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So at the age of 32, with a two year-old in the stroller, I found myself walking down a dim fluorescent-lit hallway inside a gothic red brick building at Regis University in Denver, Colorado. The short trip up from a nearby suburb was exhausting: car seats, blankets, strollers, snacks, diapers, a hangover of night terrors, and a demanding stack of essays to grade had manifested as an utter lack of sleep. I felt like the walking dead. And inside, I felt like my life was dimming, too; maybe it was time to throw in the towel on my life’s purpose and give it all to these two little humans I’d had a large part in making. …


Teachers, You Should Encourage Them To

This year, knowing that I was taking a year off from in-person teaching and that my kids were going to do remote learning, I decided to go in with my son’s best friend’s family and create a Learning Pod. It is the best decision I made this year — without it, we all would be having a much harder time. It’s not always perfect, but we make it work through frequent communication, trust, and support. …


When teachers get sick this year, what happens next?

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Photo by Jeffrey Hamilton on Unsplash

Taking a day off has never been more difficult, it seems, than it is for teachers this fall.

While we all (should) recognize the value of a teacher in the room, the key role of the substitute has been egregiously overlooked. Teachers are human, and need days off, whether because they are sick, in quarantine due to COVID-19 exposure, or to take care of personal matters. Real life doesn’t pause between 7am and 3:30pm. And work in the classroom never stops, and cannot be put off until tomorrow. …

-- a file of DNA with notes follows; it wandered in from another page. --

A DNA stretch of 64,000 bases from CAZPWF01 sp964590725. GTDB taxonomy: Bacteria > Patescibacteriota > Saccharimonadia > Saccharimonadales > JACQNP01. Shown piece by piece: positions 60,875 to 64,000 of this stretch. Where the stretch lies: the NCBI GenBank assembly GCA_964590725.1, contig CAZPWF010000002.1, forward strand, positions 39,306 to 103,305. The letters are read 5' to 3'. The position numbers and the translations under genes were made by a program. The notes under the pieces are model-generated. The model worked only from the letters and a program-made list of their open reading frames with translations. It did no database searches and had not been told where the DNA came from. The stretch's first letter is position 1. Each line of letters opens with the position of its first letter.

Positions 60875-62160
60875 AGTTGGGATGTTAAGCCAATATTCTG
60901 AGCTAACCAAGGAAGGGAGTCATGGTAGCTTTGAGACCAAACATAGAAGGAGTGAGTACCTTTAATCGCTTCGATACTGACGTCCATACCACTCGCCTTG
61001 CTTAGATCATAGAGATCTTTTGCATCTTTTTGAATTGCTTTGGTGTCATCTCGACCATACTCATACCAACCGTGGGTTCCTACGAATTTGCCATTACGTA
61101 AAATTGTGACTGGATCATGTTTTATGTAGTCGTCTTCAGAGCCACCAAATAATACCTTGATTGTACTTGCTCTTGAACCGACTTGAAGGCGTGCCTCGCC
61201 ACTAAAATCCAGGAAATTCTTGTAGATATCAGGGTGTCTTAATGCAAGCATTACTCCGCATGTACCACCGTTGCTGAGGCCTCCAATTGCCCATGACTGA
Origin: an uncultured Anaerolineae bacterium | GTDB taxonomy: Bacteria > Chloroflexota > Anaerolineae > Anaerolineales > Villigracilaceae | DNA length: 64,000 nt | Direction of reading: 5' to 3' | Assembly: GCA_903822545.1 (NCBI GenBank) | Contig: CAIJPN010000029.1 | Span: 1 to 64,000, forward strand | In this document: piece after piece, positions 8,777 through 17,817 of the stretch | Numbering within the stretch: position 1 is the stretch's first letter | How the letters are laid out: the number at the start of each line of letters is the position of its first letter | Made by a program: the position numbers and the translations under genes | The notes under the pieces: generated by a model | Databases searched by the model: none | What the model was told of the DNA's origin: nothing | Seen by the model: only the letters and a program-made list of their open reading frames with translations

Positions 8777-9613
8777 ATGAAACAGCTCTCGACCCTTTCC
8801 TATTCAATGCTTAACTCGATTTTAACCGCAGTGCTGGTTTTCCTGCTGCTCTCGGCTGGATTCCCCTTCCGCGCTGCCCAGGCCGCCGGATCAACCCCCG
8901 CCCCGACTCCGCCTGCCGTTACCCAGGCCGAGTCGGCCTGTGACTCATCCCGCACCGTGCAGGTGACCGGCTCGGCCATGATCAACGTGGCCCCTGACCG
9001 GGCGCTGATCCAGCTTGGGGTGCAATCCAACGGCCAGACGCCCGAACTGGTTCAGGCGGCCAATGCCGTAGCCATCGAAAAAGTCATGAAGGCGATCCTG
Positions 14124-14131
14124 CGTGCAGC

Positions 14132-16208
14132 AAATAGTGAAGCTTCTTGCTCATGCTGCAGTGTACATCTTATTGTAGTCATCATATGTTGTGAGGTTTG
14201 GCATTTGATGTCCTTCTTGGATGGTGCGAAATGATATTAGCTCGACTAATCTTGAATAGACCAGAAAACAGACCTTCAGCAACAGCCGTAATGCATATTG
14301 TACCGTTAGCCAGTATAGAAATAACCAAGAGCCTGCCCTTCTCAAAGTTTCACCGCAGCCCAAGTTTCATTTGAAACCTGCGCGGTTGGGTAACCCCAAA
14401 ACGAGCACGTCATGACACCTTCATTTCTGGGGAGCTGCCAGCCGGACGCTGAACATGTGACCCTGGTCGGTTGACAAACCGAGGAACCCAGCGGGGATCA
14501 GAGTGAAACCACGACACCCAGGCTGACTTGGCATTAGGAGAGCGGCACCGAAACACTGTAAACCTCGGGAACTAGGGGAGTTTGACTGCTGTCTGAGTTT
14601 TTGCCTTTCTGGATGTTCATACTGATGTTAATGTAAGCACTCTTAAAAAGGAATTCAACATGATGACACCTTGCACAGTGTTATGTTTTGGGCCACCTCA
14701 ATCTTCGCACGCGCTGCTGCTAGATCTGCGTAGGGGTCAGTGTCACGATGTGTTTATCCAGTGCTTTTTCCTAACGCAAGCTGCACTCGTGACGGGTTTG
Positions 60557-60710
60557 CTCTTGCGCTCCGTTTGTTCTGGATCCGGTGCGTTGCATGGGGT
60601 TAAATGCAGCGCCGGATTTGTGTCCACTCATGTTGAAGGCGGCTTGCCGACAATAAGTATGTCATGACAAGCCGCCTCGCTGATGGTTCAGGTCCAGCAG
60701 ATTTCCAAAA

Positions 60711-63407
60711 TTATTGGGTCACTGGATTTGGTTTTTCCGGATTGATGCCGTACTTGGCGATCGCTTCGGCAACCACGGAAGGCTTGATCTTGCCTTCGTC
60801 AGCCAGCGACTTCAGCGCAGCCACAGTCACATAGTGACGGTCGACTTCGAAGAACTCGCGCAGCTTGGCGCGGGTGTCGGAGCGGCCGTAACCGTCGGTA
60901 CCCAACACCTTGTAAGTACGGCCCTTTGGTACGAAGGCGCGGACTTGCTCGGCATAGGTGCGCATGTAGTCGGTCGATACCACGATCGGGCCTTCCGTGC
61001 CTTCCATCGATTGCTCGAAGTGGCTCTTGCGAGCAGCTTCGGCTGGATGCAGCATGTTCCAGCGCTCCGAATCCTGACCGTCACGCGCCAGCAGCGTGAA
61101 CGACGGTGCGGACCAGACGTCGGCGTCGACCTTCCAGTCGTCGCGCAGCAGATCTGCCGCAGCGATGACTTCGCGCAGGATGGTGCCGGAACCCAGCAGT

And not just for the reasons you might think

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Photo by National Cancer Institute on Unsplash

On October fifth, I will go in for my annual mammogram. Though they can’t explain why (I’ve asked), I have been put into a higher-risk category, so I go every year.

I am almost afraid to tell you that — what if a future employer sees that statement and decides not to hire me? What if an insurance auditor looks it up if I apply for independent insurance, and they decide I can’t be covered or they jack up my rates? …

About

Cindy Shapiro

Cindy Shapiro is a Colorado teacher on a leave of absence from her school district this year. Her two children are engaging in remote learning.